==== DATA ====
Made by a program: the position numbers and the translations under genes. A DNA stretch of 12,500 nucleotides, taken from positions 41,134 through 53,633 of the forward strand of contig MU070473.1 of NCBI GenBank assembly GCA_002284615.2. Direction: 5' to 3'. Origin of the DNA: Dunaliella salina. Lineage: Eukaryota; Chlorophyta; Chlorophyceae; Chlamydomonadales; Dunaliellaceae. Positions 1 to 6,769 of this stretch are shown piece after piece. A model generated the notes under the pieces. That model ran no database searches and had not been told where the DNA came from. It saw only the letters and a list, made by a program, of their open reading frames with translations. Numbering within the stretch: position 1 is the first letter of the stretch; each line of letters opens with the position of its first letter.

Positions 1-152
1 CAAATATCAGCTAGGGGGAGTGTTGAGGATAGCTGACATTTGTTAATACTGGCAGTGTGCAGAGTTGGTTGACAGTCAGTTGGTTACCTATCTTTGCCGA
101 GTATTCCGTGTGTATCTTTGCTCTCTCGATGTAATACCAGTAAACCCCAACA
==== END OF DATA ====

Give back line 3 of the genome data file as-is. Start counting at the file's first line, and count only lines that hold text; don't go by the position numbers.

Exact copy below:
1 CAAATATCAGCTAGGGGGAGTGTTGAGGATAGCTGACATTTGTTAATACTGGCAGTGTGCAGAGTTGGTTGACAGTCAGTTGGTTACCTATCTTTGCCGA